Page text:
The court (Pet. App. 18-20) further rejected petitioners' contention that the GARA violates their equal protection rights by according more favorable treatment to individuals who had already filed suit as of the date on which the statute was enacted. The court held that "Congress rationally can, and did, offer special protection to those who had already filed their actions." Id. at 20.4

ARGUMENT

The court of appeals correctly rejected petitioners' constitutional claims, and its ruling does not conflict with any decision of this Court or of any other court of appeals. This Court's review therefore is not warranted.

1. Petitioners contend (Pet. 7-11) that the court of appeals' decision conflicts with the principle that a statute of limitations cannot be applied retroactively to bar an accrued cause of action without allowing the plaintiff a reasonable period of time in which to file suit after enactment of the new statute of limitations. See, e.g., Block v. North Dakota, 461 U.S. 273, 286 n.23 (1983); Ochoa v. Hernandez y Morales, 230 U.S. 139, 161-162 (1913); Wilson v. Iseminger, 185 U.S. 55, 62-63 (1902). But the GARA is a statute of repose, not a statute of limitations. See H.R. Rep. No. 525, supra, Pt. 1, at 1 ("The reported bill establishes an 18 year statute of repose for a civil action against an aircraft manufacturer for damages arising out of an accident involving a general aviation aircraft."); H.R. Rep. No. 525, supra, Pt. 2, at 2 ("S. 1458, the 'General Aviation Revitalization Act of 1994,' would impose a Federal statute of repose on civil actions for death or injury, or damage to property, relating to general aviation aircraft.").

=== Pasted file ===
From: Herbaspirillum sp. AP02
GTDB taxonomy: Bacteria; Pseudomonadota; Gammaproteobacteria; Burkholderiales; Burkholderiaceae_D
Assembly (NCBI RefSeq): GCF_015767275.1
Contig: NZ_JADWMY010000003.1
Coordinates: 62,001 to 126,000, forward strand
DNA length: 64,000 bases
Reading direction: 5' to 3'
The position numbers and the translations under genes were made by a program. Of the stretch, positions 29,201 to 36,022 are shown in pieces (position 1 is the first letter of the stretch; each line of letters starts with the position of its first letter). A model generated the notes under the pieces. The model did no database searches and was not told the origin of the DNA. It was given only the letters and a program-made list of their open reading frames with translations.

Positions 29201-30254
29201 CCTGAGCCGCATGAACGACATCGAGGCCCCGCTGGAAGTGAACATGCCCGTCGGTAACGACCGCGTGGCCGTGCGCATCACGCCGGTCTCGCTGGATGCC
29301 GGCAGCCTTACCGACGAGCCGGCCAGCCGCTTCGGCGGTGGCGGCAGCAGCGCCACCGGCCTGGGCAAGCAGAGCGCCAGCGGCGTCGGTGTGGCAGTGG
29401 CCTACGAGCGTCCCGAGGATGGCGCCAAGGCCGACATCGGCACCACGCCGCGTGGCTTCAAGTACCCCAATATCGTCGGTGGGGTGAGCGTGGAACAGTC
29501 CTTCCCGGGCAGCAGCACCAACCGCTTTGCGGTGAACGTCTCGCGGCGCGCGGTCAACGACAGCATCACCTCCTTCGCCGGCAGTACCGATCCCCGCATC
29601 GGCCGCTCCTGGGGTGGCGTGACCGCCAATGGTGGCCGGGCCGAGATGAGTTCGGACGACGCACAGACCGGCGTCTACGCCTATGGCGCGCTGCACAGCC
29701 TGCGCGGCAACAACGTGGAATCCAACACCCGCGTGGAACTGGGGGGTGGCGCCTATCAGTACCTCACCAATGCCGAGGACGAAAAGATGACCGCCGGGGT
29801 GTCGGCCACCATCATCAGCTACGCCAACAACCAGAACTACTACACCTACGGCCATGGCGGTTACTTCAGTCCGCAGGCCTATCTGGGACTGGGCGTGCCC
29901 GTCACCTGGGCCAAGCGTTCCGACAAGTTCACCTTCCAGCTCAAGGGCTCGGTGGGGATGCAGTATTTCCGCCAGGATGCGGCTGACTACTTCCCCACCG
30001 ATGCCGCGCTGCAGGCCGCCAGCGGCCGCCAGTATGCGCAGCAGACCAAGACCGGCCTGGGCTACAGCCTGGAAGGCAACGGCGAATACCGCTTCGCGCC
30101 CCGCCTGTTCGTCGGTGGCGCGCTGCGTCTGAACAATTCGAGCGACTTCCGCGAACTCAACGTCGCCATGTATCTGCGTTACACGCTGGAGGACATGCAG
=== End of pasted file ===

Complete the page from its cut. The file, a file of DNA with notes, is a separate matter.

In general, "a statute of limitations establishes the time period within which lawsuits may be commenced after a cause of action has accrued." Stuart v. American Cyanamid Co., 158 F.3d 622, 627 (2d Cir. 1998), cert. denied, 526 U.S. 1065 (1999). A statute of limitations "is an affirmative defense, affecting the remedy, but not the existence of the underlying right." Ibid. Statutes of limitations "are practical and pragmatic devices to spare the courts from litigation of stale claims, and the citizen from being put to his defense after memories have faded, witnesses have died or disappeared, and evidence has been lost." Chase Sec. Corp. v. Donaldson, 325 U.S. 304, 314 (1945).

When it enacts a statute of limitations, the legislature places a time limit on judicial recourse without eliminating the underlying right itself. Because the underlying right is left intact, there is ordinarily no reason to deny a plaintiff a reasonable period of time within which to enforce that right judicially.

Allowing a plaintiff a reasonable period of time to sue on an existing cause of action reflects the flexible character of limitations periods. That flexibility is illustrated by the doctrine of equitable tolling, which allows for the adjustment of a limitations period based on considerations of fairness to plaintiffs. See, e.g., Iavorski v. United States INS, 232 F.3d 124, 129 (2d Cir. 2000) ("Equitable tolling applies 'as a matter of fairness where a [party] has been prevented in some extraordinary way from exercising his rights.'").